Pay Hong Kong voters for casting ballots, Silent Majority pressure group urges
Group set up to take on Occupy Central says low turnout at elections damage democratic development and lead to polarisation
- Yes: 12%
- No: 88%
Compulsory voting or cash handouts for casting a ballot can boost turnout and help make Hong Kong's politics less polarised, the campaign group Silent Majority says.
The group, formed in August to oppose Occupy Central's plan for a pro-democracy civil disobedience campaign, says the city's low voting rate is an obstacle to its democratic development.
But a political scholar linked to the pan-democratic camp has cast doubt on its ideas.
An analysis by the group found that some 5.5 million Hongkongers were eligible to register as voters, yet just 3.47 million had done so. A mere 1.83 million - one-third of those eligible - cast ballots in last year's Legislative Council poll.
"If only one-third of the people cast their votes … we highly doubt that the election results reflect the true public will," said Professor Francis Lui Ting-ming, an economist at the University of Science and Technology and an adviser to the group.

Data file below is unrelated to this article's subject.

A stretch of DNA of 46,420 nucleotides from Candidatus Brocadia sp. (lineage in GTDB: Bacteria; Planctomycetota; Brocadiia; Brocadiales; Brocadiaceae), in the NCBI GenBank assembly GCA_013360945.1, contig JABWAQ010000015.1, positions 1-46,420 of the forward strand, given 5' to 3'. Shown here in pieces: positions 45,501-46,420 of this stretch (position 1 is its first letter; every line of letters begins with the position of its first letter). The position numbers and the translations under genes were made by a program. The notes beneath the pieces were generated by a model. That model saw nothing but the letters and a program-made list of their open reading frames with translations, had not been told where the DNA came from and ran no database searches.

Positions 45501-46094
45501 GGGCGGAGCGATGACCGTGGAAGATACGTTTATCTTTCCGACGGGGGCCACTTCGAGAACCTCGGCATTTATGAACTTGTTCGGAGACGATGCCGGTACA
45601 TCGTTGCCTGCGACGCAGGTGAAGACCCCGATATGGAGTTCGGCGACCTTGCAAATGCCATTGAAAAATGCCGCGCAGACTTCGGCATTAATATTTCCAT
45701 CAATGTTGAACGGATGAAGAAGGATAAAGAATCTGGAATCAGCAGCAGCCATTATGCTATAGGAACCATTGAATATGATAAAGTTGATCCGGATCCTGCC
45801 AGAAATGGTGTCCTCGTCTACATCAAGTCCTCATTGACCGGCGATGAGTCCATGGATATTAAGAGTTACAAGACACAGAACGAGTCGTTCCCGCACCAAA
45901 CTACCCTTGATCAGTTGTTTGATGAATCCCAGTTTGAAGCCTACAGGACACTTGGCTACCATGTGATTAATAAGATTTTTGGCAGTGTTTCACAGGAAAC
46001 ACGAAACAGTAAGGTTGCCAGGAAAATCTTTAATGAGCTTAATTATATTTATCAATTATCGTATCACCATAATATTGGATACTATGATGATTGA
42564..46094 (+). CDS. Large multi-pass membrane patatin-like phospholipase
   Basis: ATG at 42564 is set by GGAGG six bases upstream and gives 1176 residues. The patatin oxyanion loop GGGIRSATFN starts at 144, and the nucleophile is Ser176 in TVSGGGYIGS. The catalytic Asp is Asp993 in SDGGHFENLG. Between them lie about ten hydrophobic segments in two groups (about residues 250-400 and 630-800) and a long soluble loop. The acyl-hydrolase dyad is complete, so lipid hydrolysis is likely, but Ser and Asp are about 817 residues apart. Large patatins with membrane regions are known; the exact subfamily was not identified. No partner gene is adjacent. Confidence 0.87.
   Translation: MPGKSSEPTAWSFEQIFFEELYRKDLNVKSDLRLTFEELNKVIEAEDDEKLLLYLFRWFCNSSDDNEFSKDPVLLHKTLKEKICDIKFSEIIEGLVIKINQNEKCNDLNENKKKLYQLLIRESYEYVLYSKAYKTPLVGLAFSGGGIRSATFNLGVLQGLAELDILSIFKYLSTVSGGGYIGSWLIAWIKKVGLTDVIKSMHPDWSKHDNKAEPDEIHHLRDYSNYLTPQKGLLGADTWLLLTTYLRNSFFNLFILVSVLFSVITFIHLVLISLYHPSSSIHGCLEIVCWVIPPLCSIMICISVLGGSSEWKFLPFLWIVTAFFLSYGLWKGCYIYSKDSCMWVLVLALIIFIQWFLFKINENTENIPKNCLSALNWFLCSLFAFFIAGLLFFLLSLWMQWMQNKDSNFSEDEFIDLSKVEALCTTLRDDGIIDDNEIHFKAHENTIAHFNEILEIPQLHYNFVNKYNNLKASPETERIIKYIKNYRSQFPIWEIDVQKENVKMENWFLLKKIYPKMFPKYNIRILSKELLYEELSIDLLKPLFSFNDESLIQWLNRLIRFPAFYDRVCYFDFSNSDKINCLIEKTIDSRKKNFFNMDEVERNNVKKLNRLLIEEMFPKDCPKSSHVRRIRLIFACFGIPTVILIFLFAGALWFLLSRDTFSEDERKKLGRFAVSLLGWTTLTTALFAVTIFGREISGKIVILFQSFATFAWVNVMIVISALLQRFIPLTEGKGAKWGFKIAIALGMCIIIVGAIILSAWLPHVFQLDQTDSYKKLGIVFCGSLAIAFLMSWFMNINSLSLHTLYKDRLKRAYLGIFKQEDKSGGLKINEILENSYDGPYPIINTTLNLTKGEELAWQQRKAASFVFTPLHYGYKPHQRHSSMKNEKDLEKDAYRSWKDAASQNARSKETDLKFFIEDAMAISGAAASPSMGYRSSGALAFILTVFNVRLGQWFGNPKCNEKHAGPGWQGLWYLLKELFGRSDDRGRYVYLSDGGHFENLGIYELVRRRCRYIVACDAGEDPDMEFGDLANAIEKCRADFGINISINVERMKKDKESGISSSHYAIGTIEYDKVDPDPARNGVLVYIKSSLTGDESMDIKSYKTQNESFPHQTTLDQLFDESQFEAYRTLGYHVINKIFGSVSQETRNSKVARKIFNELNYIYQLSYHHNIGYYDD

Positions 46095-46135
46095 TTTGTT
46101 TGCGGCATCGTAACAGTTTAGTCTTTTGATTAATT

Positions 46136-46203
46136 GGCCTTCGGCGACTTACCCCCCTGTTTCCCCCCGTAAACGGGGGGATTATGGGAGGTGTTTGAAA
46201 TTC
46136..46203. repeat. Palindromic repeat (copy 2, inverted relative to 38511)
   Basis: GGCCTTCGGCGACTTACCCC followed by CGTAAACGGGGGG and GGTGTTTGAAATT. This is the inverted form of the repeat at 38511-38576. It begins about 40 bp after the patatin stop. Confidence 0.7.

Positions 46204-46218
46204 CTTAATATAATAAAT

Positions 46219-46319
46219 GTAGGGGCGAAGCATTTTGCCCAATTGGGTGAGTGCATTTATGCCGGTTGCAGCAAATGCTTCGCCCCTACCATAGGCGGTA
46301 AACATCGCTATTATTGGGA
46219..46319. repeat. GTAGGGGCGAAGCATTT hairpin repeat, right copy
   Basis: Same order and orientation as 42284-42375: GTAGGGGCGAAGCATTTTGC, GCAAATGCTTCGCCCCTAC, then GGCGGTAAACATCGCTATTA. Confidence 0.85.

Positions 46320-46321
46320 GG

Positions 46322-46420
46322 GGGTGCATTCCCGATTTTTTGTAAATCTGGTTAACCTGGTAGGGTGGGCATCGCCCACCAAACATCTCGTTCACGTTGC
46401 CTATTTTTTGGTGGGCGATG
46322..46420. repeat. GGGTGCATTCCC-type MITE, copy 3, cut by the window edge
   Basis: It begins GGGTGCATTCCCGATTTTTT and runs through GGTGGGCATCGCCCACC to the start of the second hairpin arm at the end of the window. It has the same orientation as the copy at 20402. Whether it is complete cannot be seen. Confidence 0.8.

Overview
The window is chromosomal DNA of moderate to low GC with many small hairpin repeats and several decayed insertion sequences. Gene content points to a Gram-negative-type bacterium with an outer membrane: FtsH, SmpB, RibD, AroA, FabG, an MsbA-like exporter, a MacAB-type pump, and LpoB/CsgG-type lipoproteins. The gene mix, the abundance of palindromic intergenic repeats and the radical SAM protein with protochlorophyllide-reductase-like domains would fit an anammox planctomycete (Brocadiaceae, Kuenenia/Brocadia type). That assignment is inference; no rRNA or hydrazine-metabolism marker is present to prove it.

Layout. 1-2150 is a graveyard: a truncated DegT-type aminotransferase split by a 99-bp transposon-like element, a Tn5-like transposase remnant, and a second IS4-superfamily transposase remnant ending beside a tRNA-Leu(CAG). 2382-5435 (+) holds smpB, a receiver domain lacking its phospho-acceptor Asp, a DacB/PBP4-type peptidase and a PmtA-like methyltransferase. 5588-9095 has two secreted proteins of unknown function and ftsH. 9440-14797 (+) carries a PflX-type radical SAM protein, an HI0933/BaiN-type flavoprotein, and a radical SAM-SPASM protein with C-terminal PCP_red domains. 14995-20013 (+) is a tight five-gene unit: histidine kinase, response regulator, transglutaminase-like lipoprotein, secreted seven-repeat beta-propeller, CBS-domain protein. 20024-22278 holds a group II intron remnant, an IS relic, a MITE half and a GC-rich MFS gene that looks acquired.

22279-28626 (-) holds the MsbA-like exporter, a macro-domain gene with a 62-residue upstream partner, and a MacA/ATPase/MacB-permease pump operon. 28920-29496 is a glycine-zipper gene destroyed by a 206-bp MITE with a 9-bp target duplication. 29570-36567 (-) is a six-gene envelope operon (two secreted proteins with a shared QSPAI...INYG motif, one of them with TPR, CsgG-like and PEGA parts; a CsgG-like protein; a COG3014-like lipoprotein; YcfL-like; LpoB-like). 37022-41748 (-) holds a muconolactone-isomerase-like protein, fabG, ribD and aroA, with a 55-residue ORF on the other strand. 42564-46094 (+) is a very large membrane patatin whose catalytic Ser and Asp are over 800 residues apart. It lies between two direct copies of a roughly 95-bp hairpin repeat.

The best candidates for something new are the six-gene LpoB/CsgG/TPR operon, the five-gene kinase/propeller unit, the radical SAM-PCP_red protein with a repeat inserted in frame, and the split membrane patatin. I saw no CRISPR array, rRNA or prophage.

Chinese University political scientist Dr Chang Chak-yan, a co-founder of the group, believes mandatory voting will increase the legitimacy of those who are elected and help quell further divisiveness and radicalism.
"Radical parties are exhausting all means to attract votes, but [under compulsory voting] it will be of no use to them to fight, as the majority of people do not support violence," Chang said.
A system in which voters were rewarded, perhaps with handouts of HK$500 to HK$1,000, would be better than punishing those who failed to vote, Lui said.
"It will only cost the government about HK$2 billion per election," Lui said.
But City University political scientist Professor Joseph Cheng Yu-shek, convenor of the Alliance for True Democracy, said Silent Majority was confusing the concept of "compulsory voting".
"Compulsory voting means people would be fined if they failed to vote," Cheng said. "That's the case in Australia. Giving cash handouts only increases people's incentive to vote."
The problem in Hong Kong, he said, was that the people living in middle-class areas were less likely to vote than those in working-class communities, as they did not depend on the government and believed they could solve problems themselves.
"I just don't really know how much you have to offer these well-off people to encourage them to cast ballots," Cheng said.
Speaking in a personal capacity, rather than as an alliance representative, Cheng said he did not support the practice.
Australia, Singapore and Brazil are among more than 20 countries with compulsory voting laws.
In Singapore, voters who fail to cast ballots are barred from future elections unless they pay a fine or provide a valid reason.